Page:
I used to think growing fruit and in particular growing raspberry’s was the domain of only the most experienced gardeners. That was until a few years ago when I bought a handful of summer and autumn fruiting bare root plants from my local nursery. Several years on and they have multiplied and multiplied … and multiplied! I must have over fifty by now which is fine but if they’re to carry on providing us with gorgeous fruit they’ll need thinning out.
We prefer the late summer/autumn fruiting varieties as they are easier to manage and in my experience produce more fruit. Essentially autumn fruiting raspberry’s fruit on this years growth which means you cut them hard back leaving approximately nine inches of stems after the first frost.
The bed they are in at the moment is right outside the poly tunnel and slap bang in the middle of what has become my little back garden nursery. Not exactly the best position although the canes produce absolutely loads of fat gorgeous tasting raspberry’s that seem to go on forever, but they’re going to have to be moved.
This year I’ve decided to move them to a new plot to give me a bit more space for the nursery. I’ll keep the surplus plants and plant them along the hedge at the bottom of the plot and then anyone walking down the lane can help themselves.
Here’s the new plot … As you can see it’s going to need some work to get it ready. Its not really been used for anything other than as a temporary holding bed for the nursery.Now it will get a new lease of life and provide a permanent home for the razzas .
Preparing the ground for Raspberry’s
To grow healthy raspberry plants that will provide you with plenty of fruit requires doing a little ground work up front. (Just hold on to the thought of ice cold home made raspberry ice cream on a warm sunny July evening and you’ll be amazed how the work suddenly becomes a lot less painful! )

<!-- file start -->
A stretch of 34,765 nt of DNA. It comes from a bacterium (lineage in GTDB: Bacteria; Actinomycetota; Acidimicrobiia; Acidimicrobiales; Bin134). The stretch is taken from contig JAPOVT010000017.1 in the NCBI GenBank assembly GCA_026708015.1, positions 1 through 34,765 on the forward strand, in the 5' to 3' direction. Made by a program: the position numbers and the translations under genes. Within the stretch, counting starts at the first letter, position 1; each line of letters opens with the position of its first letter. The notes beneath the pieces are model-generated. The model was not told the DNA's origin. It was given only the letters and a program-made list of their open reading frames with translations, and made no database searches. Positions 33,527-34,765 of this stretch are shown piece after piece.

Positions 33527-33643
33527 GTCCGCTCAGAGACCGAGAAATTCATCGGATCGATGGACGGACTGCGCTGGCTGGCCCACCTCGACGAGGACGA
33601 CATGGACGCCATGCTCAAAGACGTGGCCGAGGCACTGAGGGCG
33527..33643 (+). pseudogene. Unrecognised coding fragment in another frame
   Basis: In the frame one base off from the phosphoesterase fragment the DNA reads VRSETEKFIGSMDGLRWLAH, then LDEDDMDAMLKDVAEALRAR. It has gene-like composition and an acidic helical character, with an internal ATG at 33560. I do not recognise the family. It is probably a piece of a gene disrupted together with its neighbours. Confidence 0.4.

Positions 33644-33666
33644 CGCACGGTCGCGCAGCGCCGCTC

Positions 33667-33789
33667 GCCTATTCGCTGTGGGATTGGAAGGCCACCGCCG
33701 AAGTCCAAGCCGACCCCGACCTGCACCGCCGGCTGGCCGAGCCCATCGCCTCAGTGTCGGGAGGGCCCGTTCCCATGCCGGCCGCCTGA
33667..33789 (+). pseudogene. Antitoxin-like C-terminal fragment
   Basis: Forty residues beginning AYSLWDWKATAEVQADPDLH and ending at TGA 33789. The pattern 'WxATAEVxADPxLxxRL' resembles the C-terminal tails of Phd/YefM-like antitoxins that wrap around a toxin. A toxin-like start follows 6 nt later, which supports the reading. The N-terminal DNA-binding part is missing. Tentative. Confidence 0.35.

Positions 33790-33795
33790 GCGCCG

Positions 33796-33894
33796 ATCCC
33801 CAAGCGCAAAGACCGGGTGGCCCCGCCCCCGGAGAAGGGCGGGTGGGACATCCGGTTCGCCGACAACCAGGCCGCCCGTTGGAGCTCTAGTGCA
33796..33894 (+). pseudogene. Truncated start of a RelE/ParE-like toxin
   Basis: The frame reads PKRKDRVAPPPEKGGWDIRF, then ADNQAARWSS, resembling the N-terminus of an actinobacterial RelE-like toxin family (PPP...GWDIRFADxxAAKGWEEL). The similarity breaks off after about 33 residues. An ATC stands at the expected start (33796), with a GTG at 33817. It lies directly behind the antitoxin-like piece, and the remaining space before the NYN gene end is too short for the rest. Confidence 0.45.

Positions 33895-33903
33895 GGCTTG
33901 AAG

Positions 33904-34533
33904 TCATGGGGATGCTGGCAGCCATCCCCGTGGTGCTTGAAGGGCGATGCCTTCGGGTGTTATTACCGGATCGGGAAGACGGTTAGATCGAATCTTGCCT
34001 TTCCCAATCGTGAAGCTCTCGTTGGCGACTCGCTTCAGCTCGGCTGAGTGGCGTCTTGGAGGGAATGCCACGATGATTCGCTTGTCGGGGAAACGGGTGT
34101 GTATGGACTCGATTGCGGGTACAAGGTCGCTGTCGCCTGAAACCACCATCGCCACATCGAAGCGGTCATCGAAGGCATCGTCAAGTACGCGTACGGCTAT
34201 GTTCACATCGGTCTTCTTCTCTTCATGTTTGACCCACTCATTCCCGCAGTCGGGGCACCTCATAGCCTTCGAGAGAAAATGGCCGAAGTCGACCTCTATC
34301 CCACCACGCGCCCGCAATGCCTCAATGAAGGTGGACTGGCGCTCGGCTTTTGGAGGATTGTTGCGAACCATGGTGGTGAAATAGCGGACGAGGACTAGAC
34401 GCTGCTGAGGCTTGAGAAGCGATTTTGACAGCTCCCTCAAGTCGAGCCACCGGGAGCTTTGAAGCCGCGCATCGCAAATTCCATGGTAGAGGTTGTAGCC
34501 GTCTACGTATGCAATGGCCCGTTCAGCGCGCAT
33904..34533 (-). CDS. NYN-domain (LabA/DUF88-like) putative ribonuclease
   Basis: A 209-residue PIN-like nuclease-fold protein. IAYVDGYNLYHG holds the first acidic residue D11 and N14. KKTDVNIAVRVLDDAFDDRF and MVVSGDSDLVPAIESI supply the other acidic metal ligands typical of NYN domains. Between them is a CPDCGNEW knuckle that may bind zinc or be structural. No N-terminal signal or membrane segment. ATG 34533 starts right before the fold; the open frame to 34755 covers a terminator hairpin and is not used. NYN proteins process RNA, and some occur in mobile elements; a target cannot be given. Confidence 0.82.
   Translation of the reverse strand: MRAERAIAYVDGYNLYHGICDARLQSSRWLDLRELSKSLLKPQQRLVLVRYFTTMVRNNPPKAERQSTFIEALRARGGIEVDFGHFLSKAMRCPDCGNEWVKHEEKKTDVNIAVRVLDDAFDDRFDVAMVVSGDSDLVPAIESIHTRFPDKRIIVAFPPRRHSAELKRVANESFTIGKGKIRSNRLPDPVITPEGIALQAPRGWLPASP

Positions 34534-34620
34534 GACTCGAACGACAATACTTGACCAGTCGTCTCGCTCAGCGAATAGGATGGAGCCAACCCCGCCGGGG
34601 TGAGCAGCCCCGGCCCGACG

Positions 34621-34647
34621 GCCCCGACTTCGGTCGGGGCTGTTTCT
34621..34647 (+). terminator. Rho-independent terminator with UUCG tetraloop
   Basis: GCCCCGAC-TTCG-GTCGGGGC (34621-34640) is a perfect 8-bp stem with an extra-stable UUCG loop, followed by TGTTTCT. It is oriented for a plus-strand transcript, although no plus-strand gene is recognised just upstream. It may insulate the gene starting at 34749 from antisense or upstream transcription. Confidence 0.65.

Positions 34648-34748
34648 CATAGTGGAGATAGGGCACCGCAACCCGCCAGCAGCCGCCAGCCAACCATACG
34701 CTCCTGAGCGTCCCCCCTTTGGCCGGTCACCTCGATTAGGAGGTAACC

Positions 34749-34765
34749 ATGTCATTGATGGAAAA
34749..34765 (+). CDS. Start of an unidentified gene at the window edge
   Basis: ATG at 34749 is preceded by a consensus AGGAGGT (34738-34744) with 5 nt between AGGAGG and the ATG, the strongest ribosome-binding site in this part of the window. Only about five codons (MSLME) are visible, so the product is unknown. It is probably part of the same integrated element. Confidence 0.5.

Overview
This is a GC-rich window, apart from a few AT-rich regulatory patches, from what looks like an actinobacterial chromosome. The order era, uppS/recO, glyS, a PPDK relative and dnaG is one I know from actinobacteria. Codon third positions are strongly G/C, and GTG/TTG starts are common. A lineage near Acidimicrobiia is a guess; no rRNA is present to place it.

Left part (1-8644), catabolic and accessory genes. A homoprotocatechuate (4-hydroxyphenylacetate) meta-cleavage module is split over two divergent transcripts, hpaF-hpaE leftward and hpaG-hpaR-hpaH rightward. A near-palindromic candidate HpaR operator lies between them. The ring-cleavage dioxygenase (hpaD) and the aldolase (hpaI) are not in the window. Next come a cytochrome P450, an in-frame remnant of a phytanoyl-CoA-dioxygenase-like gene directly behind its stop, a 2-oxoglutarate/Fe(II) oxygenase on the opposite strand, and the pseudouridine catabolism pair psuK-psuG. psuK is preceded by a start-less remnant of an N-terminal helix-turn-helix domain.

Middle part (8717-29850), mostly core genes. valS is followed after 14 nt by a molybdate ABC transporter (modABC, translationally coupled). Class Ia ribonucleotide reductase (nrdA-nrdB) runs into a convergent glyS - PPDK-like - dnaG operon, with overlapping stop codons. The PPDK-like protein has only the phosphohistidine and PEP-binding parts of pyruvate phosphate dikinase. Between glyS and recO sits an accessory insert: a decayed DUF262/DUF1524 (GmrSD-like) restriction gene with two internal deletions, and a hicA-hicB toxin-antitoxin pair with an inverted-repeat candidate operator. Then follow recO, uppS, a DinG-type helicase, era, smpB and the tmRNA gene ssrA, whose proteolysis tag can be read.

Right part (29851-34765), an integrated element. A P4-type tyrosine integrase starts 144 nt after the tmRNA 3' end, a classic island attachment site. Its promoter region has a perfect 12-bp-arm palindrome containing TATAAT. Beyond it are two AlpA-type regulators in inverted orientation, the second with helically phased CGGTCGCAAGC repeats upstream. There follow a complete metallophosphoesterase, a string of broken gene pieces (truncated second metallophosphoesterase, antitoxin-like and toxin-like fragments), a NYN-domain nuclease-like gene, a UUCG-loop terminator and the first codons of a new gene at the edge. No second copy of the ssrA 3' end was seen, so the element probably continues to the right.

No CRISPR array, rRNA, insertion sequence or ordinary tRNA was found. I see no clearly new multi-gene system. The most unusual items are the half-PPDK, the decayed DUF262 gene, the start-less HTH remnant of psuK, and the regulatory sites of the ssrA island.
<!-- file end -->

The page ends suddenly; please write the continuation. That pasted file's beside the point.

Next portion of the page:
Do rasberrys need any special treatment?
Two important things to remember about Raspberry’s.
One, they are heavy feeders and two they hate to dry out. They thrive on moisture which if you consider they are mostly composed of water it does kinda make sense. So they need muck or compost … and plenty of it.
Best time to transplant?
I find about now (early – mid March) to be the ideal time. Why? Because we are still having frosts in Hampshire which means the canes are still fairly dormant and the plants will have plenty of time for the roots to settle into the new conditions before they start to bear fruit.
Prepare a planting hole about a foot deep and about 18 inches wide and back fill with well rotted compost and a sprinkling of fish blood and bone. A tip I picked up from my dad is not to plant the canes to deep. The roots need to breathe so don’t be tempted to heal them in too vigorously. Also if at all possible plant them in full sun and the fruits will be all the more sweeter for it. Oh and one last thing … don’t plant them too close together. After all you want to be able to get to all those gorgeous fruits!
Its hard work but well worth it!
A busy weekend moving the Raspberry’s but very satisfying feeling now its done and it feels great to be back doing some serious gardening again!
Hope your weekend was a fruitful as mine. 😉